Johnson & Johnson vaccine: Here’s what you should know


(WJW) — An estimated 7 million Americans received the Johnson & Johnson COVID-19 vaccine before a pause on the shots was recommended Tuesday due to blood clots.

The Centers for Disease Control and Prevention will meet on Wednesday to further review the cases. The Food and Drug Administration will then review that analysis during the pause. The two agencies made the announcement to pause the shots jointly.

So what does this all mean for the millions of Americans who have already gotten the vaccine?

Who it affected and when

Six women who were given the one-shot vaccine developed a rare, severe type of blood clot. One of the women died, and one was hospitalized in critical condition.

All the women were between the ages of 18 and 48, and their symptoms occurred between six and 13 days following their vaccines.

The type of blood clot

The type of blood clot is called cerebral venous sinus thrombosis. The clots occured in veins that drain blood from the brain and occurred together with low platelets. 

This particular type of blood clot, health experts emphasize, must be treated differently than other types — with different blood thinners or antibody infusions rather than the typical heparin treatment.

At a press conference with CDC and FDA officials Tuesday, it was stated that there is no indication yet of a connection between the clots and the use of birth control in women who fall between the ages of 18 and 48.

Officials said there is no indication that all of the six individuals affected had preexisting conditions that may have led to the clots.

What if I already got the shot?

Dr. Anne Schuchat, deputy director of the CDC, said for those who have gotten their vaccines a month ago or more, the risk of developing the clots is “very low at this time.”

Those who may have gotten their Johnson & Johnson shots in the last couple of weeks should monitor their symptoms.

The clots have usually occurred about a week after the shots and not longer than three weeks with a median of about nine days after vaccination.

What are the symptoms?

Schuchat said the clotting symptoms are different from the mild, flu-like symptoms many experience in the couple of days following their vaccine.

Those who experience severe headaches, abdominal pain, leg pain or shortness of breath within three weeks after getting their shot should contact their health care provider.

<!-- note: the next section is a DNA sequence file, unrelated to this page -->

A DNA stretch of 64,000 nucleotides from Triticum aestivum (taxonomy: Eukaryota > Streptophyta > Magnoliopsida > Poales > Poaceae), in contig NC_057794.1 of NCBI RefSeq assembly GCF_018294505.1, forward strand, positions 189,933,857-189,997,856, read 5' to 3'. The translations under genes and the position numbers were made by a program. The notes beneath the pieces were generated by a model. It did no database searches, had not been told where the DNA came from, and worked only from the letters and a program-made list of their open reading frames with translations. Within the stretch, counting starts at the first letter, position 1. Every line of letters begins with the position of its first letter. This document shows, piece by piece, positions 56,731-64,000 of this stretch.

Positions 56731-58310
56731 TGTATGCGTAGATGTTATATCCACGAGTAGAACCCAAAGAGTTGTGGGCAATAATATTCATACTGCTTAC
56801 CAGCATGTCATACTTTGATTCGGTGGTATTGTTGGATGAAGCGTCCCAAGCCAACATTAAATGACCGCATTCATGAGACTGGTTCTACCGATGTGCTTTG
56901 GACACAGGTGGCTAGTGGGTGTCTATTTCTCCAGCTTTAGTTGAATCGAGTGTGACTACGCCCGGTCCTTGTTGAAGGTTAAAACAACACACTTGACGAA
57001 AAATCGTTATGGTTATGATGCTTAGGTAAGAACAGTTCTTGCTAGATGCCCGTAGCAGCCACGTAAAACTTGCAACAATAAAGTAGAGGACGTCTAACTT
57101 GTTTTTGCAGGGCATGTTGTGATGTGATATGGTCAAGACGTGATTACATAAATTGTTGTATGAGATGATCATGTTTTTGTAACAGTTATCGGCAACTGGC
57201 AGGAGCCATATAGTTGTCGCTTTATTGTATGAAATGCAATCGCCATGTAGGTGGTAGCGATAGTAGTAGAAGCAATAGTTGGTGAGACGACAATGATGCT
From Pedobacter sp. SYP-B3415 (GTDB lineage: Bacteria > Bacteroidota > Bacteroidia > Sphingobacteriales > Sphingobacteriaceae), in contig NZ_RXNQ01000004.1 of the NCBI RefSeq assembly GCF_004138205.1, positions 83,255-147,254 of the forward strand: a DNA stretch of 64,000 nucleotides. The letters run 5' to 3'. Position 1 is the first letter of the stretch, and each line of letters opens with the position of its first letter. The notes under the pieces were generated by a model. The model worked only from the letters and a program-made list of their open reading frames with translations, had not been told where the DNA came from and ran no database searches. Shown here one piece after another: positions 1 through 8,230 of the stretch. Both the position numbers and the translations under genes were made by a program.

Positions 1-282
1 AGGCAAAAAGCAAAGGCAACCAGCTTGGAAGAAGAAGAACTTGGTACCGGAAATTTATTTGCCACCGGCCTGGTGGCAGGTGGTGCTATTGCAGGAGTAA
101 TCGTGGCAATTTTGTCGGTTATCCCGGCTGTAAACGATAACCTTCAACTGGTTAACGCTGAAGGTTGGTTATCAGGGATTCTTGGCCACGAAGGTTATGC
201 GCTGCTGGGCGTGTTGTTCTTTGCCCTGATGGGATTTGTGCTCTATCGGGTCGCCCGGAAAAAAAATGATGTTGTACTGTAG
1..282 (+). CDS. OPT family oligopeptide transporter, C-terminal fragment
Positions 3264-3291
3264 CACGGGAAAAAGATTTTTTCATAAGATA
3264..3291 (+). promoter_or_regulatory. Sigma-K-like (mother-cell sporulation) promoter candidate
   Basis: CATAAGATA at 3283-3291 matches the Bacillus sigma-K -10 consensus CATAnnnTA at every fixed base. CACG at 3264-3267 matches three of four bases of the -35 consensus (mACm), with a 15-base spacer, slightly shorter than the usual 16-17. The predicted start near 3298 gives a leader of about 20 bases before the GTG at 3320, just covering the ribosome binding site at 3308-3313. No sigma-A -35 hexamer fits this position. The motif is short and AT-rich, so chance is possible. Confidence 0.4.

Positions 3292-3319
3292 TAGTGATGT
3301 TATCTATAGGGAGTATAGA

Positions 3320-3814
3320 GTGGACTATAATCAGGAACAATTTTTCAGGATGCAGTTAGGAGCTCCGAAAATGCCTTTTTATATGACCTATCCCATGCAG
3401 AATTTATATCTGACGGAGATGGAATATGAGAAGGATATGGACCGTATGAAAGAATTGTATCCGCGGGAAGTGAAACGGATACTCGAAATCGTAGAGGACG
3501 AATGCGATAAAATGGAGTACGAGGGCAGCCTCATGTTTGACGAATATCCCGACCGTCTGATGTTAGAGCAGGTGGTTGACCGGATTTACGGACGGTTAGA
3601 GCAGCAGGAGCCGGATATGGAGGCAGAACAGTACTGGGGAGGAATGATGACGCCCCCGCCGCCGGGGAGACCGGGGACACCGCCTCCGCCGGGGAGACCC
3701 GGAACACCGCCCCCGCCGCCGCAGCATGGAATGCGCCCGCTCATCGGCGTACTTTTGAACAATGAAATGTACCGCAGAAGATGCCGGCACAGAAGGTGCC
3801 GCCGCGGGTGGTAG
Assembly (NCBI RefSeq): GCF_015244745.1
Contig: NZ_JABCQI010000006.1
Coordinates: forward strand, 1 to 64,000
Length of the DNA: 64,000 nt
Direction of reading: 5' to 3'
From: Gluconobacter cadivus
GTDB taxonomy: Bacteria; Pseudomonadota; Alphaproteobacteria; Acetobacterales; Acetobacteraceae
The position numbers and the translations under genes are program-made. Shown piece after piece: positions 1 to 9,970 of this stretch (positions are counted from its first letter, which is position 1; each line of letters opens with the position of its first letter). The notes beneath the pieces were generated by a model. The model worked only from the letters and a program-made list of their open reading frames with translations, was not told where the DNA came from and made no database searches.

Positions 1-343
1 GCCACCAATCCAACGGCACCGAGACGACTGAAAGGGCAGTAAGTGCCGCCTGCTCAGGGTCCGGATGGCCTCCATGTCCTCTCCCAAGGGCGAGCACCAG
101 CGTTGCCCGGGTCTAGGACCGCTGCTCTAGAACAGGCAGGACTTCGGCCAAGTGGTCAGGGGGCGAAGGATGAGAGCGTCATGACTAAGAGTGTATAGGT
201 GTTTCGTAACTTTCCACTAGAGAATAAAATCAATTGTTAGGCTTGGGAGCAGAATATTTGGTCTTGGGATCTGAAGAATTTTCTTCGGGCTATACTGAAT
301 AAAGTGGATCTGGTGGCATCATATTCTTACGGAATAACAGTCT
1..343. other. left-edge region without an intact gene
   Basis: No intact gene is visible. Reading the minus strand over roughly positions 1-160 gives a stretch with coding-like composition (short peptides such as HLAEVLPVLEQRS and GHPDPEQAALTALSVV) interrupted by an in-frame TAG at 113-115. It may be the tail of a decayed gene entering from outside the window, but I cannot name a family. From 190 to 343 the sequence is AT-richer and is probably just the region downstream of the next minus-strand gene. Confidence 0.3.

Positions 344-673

Should I still get a COVID-19 vaccination?

Health officials emphasized that they “are not seeing these clotting events…with the other two vaccines,” Moderna and Pfizer.

Schuchat said people who already have appointments to receive the Pfizer and Moderna vaccines should keep their appointments.

As far as the Johnson & Johnson vaccine, several states are recommending the pause as well. Some vaccination clinics have already announced they will pause the distribution of the vaccines.

Health officials will work with individuals who have scheduled Johnson & Johnson vaccines in the days ahead to make sure they get their vaccinations when they are available, said Schuchat.

Will the U.S. resume Johnson & Johnson vaccines?

Dr. Janet Woodcock, acting FDA commissioner, said the recommended pause on the vaccine will likely last just a matter of days.

The pause is meant “to prepare the health care system” to properly treat patients that may develop the clots and to report the severe events they may see in recipients, said Schuchat.

The agencies will also revise their fact sheets on the Johnson & Johnson vaccine for recipients and health care providers.

“When we saw this pattern and were aware that treatment needed to be individualized for this condition, it was of the utmost importance to us to get the word out. The pandemic is quite severe…vaccinations are critical, so we want to make sure we make some recommendations quickly,” said Schuchat.

The Associated Press contributed to this story.

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